Hi, Sam-

Apologies for the belated reply.

I am not sure what cosine regressors were used? For example, one can use cosine regressors to mirror FFT-like bandpassing, but that depends on which frequencies were used and how they were set up.

You can check the FFT of a time series with 3dDFT (NB: 3dFFT does a spatial Fourier Transform; DFT = discrete Fourier Transform, across time at each element). For example, with the AFNI_demos/FATCAT_DEMO data, I can run the following on 0.01-0.1 Hz bandpassed resting state dataset:

3dDFT -prefix dft -abs REST_in_DWI.nii.gz

... to get a new time series of the FT magnitude values (magnitude = sqrt(power)). There are 195 time points in this particular time series, so there will be 195 FT magnitudes, with some fun aspects: the [0]th should be the mean of the dataset, which is often muuuch larger than the other frequency magnitudes. And there are only ~N/2 independent FT magnitudes---from 0 to the Nyquist frequency are the mirror image of the next N/2. So, to view just the independent set and to skip over the super-large mean value (which might be smeared over the first couple magnitudes), one open up the following in the GUI:

afni dft+orig'[2..97]'

... which looks like the attached. Note how the lower frequencies (left side of the plot, since the abscissa here is frequency) have nonzero magnitudes, while the larger ones (from 0.1 to Nyquist, actually) have zero magnitudes. That is one way I know that this data has been bandpassed.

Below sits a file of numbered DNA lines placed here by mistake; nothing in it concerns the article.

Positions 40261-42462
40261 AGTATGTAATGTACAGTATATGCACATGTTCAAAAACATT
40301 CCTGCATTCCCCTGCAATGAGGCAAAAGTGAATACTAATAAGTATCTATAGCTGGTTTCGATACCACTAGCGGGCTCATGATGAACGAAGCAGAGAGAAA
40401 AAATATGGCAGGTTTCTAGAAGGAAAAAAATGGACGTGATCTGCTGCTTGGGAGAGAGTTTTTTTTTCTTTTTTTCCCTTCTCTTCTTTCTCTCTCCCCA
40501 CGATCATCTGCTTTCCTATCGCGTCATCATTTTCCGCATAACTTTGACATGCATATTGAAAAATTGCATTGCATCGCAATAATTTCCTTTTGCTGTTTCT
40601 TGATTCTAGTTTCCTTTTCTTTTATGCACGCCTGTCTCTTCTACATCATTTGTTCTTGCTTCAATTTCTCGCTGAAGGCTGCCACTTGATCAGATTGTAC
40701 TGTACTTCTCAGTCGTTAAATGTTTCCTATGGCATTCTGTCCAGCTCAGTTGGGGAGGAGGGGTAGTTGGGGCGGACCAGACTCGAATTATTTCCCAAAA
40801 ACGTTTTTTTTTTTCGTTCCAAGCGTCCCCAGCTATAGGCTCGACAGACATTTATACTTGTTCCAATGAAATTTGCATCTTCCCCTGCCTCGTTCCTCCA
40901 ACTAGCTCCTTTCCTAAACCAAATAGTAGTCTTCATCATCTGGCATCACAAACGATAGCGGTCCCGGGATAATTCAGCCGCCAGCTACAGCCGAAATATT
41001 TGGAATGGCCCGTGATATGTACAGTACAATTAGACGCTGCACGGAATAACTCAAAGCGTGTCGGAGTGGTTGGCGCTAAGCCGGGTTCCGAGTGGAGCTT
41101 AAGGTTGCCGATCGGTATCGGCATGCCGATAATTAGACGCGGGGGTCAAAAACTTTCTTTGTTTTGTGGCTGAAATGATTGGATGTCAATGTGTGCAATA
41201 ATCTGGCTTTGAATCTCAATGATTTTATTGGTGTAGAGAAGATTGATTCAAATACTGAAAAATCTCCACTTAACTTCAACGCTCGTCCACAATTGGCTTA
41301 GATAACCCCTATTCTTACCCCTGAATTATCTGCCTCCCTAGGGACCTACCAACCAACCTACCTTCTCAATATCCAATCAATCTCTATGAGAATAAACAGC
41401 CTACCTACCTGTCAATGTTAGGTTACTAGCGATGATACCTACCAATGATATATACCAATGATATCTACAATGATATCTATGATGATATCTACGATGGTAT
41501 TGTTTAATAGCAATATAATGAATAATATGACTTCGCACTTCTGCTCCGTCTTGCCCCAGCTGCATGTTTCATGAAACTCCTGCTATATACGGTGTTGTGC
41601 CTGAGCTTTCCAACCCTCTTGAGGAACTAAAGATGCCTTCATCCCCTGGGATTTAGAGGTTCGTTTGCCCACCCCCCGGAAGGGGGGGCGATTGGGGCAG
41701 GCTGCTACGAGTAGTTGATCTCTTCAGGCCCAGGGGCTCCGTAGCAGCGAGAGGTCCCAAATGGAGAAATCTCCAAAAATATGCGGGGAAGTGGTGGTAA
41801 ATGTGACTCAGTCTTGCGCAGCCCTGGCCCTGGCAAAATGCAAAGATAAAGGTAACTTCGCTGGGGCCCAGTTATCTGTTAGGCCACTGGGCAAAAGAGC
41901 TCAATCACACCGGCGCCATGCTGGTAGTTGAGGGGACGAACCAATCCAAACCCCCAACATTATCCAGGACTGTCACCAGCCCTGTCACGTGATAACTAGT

I *could* run this through 3dRSFC now. *But* the fALFF values would be meaningless. The ALFF values, if I ask for htem within the non-bandpassed range, should be approximately the same as what they would be if I calculated from the not-already-bandpassed data (there is probably a bit of rounding/tapering difference, which should be minimal). The fALFF can't be calculated, because that is the ratio of the sum of the LFF magnitudes to the sum of all magnitudes (not including baseline)---since they higher frequencies have been removed, that is unfair to now ask. So, it really depends what you want to estimate.

I think doing what you suggest:

3dRSFC -prefix RSFC 0.008 0.1 -input data.nii.gz -nodetrend -ort f.1D

makes sense and should be done appropriately. But are you sure you don't want to detrend?

The processing should be done correctly (from 3dRSFC's help):

* The order of processing steps is the following (most are optional), and
for the LFFs, the bandpass is done between the specified fbot and ftop,
while for the `whole spectrum' (i.e., fALFF denominator) the bandpass is:
done only to exclude the time series mean and the Nyquist frequency:
(0) Check time series for initial transients [does not alter data]
(1) Despiking of each time series
(2) Removal of a constant+linear+quadratic trend in each time series
(3) Bandpass of data time series
(4) Bandpass of -ort time series, then detrending of data
with respect to the -ort time series
(5) Bandpass and de-orting of the -dsort dataset,
then detrending of the data with respect to -dsort
(6) Blurring inside the mask [might be slow]
(7) Local PV calculation [WILL be slow!]
(8) L2 normalization [will be fast.]
(9) Calculate spectrum and amplitudes, for RSFC parameters.

3dRSFC is not made to handle censoring. I don't think that can be done here with the ort regressors, because the regressors get bandpassed before application. 3dRSFC is made for non-censored time series.

3dLombScargle (with 3dAmpToRSFC) is the program to take censored data (or data+censoring information) and estimate a power spectrum for RSFC parameters. That one doesn't take orts---the assumption is that you have already processed your data.

In general, one is in a bit of a quandary with bandpassing during processing and later estimating RSFC params, if one wants fALFF.

--pt

Attachments:

open |

download -
fft_of_bandpassed_resting_data.png
(13.1 KB)